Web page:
• Posted: Feb 07, 2014 15:31:48
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Once upon a time, difficult to imagine pain inspired a dream. The dream inspired a song. That song inspired a little girl to look beyond. And now that little girl has become a teacher, a painter, a poet, a seamstress, a cook, a mother, a parent, a story teller, and an inspiration to anyone who takes notice of her.
The sad thing is that not everyone has taken notice.
Perhaps there is not enough pain to go around?? Or, perhaps, not the right kind of pain??
What kind of pain does it take to inspire appreciation for the beauty of that dream that inspired the song that inspired the little girl who became an inspiration in and of herself?
What if no such pain were ever to exist again? Would the beauty of the dream be lost? Would it then become a meaningless artifact of history, a fading remembrance on a deteriorating wall, mostly ignored by those who pass? And, if no such pain ever existed again, would that be a bad thing?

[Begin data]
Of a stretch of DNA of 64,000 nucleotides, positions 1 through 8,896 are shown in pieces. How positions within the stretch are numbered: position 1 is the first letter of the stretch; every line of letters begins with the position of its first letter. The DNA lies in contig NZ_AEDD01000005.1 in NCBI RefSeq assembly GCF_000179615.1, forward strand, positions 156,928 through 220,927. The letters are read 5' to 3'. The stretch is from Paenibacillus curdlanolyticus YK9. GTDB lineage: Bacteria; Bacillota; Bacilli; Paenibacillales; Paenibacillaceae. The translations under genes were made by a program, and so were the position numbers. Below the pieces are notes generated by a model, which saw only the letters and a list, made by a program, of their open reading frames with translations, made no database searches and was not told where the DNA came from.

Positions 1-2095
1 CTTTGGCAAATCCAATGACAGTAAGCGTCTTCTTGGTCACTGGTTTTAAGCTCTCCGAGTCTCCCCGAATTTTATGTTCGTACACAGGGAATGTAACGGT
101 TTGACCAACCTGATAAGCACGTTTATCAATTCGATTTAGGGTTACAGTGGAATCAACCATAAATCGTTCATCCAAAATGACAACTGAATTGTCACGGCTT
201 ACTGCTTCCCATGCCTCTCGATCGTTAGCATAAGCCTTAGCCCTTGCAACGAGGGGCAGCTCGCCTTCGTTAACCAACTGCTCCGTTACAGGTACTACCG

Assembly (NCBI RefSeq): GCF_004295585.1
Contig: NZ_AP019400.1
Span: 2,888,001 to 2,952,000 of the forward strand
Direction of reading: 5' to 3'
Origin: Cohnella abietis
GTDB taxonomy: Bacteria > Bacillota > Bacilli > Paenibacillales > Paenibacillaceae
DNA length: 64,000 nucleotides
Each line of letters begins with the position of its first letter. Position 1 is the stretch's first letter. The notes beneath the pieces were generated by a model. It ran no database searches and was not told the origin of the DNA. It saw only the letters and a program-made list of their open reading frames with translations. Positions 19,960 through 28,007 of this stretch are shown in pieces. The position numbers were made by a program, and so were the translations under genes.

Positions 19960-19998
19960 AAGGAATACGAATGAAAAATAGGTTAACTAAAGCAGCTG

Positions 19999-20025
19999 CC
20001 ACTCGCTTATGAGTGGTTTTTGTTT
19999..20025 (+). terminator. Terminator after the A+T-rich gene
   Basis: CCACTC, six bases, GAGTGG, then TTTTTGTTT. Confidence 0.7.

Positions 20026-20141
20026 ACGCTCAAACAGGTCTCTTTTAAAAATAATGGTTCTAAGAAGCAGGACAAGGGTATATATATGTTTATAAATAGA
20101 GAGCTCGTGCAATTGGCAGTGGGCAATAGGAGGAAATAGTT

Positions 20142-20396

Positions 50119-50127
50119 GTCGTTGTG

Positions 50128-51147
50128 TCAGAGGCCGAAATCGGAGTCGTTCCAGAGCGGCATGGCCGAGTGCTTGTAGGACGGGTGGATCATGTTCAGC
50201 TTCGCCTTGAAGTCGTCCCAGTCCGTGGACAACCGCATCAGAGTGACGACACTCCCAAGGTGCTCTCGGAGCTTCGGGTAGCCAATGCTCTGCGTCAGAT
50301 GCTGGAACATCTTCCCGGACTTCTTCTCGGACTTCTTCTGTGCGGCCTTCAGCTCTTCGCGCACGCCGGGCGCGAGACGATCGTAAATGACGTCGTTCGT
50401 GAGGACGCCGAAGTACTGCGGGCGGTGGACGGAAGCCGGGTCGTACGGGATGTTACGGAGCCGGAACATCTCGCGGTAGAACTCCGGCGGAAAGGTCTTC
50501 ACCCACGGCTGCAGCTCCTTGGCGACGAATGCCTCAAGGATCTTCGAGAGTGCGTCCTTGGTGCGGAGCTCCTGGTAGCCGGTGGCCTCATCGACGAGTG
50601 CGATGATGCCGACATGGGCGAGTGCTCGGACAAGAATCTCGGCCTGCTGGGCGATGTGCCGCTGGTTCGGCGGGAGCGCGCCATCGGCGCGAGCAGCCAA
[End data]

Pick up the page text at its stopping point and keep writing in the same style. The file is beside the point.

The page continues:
The fact is pain does inspire. But not all that pain inspires is in itself inspiring. Many many times, what pain inspires is anger and viciousness, selfish vindictiveness, walls, guns, bombs, and war, all to separate those experiencing pain from the possibility of further pain. Only rarely does pain inspire to something that includes a respectful, even endearing, appreciation of that pain once suffered, for it grounds and reminds why we do what we do, why we seek to build something that includes, rather than excludes, something that is fair and just, far less painful, and plentiful of opportunity.
What is that right kind of pain that levels us all, that teaches and inspires to the fact that life can be good and wonderful and inclusive, and mostly without pain, except for that one pain that reminds us of why?
February is Black History Month in the U.S. May festivities serve to inspire familiarity with both the pain and the dream that still animates some of the most graceful, dignified, talented, and benevolent people on earth.
Tuesday, February 14th, 2012
8.5 mm 40 mm